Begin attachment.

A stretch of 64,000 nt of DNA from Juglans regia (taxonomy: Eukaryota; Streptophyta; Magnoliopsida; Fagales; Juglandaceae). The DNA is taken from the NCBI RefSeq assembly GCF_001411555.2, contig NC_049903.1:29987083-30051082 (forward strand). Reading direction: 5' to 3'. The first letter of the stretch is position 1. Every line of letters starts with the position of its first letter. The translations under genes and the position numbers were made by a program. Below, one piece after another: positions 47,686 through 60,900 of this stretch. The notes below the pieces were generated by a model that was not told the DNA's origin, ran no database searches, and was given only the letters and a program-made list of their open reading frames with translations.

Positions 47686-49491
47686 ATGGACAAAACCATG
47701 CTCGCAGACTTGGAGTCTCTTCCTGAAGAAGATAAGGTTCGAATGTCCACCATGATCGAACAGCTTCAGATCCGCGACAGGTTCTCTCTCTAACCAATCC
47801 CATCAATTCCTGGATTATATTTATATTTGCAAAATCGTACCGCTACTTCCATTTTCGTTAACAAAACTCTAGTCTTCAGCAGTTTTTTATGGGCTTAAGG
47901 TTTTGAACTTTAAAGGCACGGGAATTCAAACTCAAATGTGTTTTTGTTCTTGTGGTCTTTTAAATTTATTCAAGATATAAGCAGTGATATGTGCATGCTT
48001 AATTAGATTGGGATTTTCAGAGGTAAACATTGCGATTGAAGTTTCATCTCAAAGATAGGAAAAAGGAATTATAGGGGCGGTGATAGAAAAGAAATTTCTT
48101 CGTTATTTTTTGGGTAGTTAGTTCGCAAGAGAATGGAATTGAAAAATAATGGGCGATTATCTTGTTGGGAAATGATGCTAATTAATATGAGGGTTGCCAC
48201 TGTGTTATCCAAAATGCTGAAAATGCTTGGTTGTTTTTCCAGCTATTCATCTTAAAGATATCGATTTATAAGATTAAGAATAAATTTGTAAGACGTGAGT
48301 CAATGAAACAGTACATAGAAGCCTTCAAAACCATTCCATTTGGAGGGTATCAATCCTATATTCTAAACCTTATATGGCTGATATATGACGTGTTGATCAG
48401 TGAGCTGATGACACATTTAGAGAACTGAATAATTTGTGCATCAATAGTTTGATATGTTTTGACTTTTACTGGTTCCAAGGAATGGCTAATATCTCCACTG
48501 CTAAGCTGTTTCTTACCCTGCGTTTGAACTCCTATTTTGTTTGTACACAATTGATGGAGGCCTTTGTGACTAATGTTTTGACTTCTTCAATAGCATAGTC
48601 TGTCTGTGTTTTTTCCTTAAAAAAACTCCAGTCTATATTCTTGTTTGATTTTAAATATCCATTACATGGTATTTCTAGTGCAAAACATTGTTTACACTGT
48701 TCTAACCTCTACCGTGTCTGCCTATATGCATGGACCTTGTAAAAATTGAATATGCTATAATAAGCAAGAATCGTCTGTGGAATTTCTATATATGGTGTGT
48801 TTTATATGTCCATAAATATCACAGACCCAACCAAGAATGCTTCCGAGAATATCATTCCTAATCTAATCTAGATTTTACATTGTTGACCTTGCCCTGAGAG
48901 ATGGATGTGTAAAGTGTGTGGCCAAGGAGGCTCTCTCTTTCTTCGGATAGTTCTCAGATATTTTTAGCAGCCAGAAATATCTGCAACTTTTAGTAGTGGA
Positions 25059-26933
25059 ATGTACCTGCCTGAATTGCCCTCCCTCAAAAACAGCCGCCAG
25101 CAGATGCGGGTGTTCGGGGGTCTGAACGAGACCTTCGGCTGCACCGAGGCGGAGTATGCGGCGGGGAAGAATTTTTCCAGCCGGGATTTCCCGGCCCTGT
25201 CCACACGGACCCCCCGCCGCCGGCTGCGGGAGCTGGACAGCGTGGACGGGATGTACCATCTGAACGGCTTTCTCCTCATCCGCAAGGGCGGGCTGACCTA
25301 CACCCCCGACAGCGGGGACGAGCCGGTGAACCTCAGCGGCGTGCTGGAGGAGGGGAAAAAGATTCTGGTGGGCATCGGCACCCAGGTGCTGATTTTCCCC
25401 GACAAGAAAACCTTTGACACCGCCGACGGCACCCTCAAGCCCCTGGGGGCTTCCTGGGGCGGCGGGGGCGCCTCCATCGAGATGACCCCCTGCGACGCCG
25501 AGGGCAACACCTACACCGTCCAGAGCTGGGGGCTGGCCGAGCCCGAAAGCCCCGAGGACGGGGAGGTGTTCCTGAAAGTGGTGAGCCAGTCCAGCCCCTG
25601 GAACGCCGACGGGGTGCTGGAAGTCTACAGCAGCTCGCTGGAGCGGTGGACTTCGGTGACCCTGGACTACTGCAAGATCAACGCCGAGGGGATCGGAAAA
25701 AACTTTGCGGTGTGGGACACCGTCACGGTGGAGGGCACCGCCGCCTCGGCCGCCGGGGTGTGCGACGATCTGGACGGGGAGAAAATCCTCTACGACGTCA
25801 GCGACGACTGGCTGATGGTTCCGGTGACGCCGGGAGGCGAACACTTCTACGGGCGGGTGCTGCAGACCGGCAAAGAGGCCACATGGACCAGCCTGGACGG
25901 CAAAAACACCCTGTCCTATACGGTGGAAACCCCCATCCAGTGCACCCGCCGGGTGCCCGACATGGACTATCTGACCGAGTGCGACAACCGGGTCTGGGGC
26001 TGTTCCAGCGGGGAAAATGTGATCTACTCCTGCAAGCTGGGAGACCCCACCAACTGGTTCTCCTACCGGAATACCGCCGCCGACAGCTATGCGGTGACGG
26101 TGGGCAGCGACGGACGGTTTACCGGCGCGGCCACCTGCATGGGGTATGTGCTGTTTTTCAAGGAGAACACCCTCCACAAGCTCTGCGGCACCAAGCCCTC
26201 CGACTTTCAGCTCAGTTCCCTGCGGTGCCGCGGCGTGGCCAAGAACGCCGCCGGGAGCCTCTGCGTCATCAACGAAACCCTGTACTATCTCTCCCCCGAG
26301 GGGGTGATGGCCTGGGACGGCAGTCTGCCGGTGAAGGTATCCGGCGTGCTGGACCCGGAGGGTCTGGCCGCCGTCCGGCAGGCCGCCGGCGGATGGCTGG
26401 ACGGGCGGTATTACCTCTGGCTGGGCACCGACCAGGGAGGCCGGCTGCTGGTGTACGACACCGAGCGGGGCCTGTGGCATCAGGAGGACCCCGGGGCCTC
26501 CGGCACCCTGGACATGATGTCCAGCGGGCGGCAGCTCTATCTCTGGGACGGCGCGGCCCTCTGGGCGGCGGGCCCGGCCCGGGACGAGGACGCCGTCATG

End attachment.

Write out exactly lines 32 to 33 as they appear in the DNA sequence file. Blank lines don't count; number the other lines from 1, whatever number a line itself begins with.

26401 ACGGGCGGTATTACCTCTGGCTGGGCACCGACCAGGGAGGCCGGCTGCTGGTGTACGACACCGAGCGGGGCCTGTGGCATCAGGAGGACCCCGGGGCCTC
26501 CGGCACCCTGGACATGATGTCCAGCGGGCGGCAGCTCTATCTCTGGGACGGCGCGGCCCTCTGGGCGGCGGGCCCGGCCCGGGACGAGGACGCCGTCATG